Blank pages are not created equal

A blank page in front of me for writing, whether I’m writing by hand or typing, is rarely intimidating. There’s more in my head than I can get down on paper, and unless other things are hijacking my brain, writing comes easily. (And if there are other things hijacking my brain, writing about those often helps to clear out some space, stop the spinning, and let me get moving on my work.)

Writing the first word on a fresh sheet of paper has the same level of satisfaction as taking the first scoop out of a new jar of peanut butter. It ruins the pristine clean space in the name of something delicious.

That said, with my new watercolor pencils, a blank page is very intimidating. What should I create? How should I do it? 

Why the difference?

Partially: sheer practice. I’ve written a lot both in and since school. I’ve not drawn as much in either context, and I’ve painted significantly close to none. (For simplicity, I’m going to say “drawing” for the rest of this post, but I’m talking about drawing and painting both.)

Another piece is that I’m not good enough at drawing to produce something on paper that shows an audience what’s in my head. Nor am I skilled enough to edit it when I’m done. (Yes, those are changeable. Talking about where I am today.) 

With writing, the ideas that get recorded show an audience what I’m thinking maybe half the time, and with some editing, those pieces are clear, readable, and hopefully engaging. The rest get discarded or go back into the idea bank to try again later.

I don’t allow myself the same grace in drawing and painting and need to shift that.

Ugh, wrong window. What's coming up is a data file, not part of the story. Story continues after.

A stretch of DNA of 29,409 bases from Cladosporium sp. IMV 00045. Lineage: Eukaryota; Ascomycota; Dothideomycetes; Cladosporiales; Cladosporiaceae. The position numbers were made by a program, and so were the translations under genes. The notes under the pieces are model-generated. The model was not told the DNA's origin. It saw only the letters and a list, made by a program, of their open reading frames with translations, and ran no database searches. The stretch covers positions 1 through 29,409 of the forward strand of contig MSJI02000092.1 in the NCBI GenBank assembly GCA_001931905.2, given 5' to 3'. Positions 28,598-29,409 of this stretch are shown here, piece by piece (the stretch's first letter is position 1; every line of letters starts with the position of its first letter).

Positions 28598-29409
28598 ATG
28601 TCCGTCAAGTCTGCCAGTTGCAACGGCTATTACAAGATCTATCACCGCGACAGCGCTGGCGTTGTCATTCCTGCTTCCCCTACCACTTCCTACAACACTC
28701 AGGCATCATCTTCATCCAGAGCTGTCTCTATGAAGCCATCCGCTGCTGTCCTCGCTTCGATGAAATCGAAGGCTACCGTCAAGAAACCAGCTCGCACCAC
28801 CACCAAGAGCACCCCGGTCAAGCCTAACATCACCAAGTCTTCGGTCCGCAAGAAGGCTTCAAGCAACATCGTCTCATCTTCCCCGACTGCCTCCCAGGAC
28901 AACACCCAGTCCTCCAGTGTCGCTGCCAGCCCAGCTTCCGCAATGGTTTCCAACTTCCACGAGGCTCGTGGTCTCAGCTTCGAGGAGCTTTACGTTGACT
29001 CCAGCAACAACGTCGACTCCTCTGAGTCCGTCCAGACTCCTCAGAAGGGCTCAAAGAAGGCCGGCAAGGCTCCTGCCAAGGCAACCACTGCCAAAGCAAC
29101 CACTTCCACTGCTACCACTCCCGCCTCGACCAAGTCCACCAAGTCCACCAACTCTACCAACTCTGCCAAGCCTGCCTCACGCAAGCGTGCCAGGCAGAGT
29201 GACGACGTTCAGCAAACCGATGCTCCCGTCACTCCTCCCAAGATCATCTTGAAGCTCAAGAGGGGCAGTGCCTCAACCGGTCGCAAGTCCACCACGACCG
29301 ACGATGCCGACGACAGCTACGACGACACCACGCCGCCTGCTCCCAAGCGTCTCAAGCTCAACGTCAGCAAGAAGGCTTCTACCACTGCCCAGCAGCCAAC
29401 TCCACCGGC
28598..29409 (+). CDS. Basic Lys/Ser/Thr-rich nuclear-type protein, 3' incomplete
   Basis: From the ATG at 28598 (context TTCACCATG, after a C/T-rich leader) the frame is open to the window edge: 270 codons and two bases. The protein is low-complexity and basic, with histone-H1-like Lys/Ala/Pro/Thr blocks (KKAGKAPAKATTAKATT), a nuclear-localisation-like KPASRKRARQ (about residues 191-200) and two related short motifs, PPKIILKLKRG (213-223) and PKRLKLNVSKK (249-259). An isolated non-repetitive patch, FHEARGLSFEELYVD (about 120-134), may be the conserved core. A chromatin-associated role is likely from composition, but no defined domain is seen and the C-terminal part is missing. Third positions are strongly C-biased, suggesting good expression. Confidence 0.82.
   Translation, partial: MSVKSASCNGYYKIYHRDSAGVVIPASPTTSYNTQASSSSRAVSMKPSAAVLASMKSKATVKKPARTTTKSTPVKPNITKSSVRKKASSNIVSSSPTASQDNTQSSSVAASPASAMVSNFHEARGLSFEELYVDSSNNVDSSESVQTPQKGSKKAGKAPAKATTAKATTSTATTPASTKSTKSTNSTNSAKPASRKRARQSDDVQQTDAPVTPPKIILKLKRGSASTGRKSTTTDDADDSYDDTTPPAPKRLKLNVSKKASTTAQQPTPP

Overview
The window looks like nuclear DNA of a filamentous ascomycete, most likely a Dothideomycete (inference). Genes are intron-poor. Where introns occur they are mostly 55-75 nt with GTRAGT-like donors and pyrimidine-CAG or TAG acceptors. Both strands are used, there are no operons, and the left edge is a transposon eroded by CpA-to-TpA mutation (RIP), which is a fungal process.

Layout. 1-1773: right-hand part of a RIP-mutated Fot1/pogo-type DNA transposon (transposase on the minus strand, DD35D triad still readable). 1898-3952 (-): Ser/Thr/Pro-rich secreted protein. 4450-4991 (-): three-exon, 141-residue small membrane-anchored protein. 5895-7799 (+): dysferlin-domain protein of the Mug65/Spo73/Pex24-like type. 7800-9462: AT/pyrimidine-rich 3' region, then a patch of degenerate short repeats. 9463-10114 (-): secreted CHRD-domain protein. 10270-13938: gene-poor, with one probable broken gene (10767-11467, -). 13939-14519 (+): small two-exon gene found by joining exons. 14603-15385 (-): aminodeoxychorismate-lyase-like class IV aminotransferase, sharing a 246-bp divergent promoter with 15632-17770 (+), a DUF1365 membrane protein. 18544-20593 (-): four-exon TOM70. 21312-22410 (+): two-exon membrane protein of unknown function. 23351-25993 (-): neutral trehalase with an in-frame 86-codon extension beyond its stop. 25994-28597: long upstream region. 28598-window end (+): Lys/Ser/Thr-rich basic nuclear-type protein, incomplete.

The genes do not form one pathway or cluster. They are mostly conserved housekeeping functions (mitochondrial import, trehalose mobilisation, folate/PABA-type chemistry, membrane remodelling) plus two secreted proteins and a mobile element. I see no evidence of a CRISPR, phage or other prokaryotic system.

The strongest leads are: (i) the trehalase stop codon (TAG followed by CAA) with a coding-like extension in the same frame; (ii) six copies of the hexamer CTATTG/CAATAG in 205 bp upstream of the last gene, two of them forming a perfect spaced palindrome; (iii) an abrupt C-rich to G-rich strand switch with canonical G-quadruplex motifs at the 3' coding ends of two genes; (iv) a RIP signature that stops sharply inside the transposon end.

Taking a tangent, I wonder if that has roots in my art lessons, so many years ago, with Sally on Haddon Ave in Collingswood.

Art supplies can be expensive, and as I began working in each new medium in my lessons, there were new supplies: they all use different tools and different paper or canvas. I had an art tackle box for supplies and a large portfolio for my paper. Every time we needed to buy supplies, my mom complained that they were expensive. I became self-conscious about costing money, not understanding at that time that my pen and ink supplies weren’t going to push us over the edge into financial ruin. As a result, I was extremely vigilant about taking care of my supplies and using as little as possible at a time so they didn’t need to be replaced. 

Using that mindset, it’s not okay to pitch half the drawings because they’re not what I wanted. (“What I wanted” includes things that don’t match the vision but pleased me regardless. That’s definitely a class of my creative work.)

On the other hand, notebooks and pens were ubiquitous and cheap.

So … I’m going to draw more. Paint more. Doodle more. Use up the paper. Use up the ink. Use up the watercolor pencils. Wear out the paintbrushes. I can buy more if I want or need more.

While I’m at it, I’m going to give some energy to find where else I have seemingly unconnected fears that are stopping me from doing my best work. A treasure hunt of sorts.

Where are yours?

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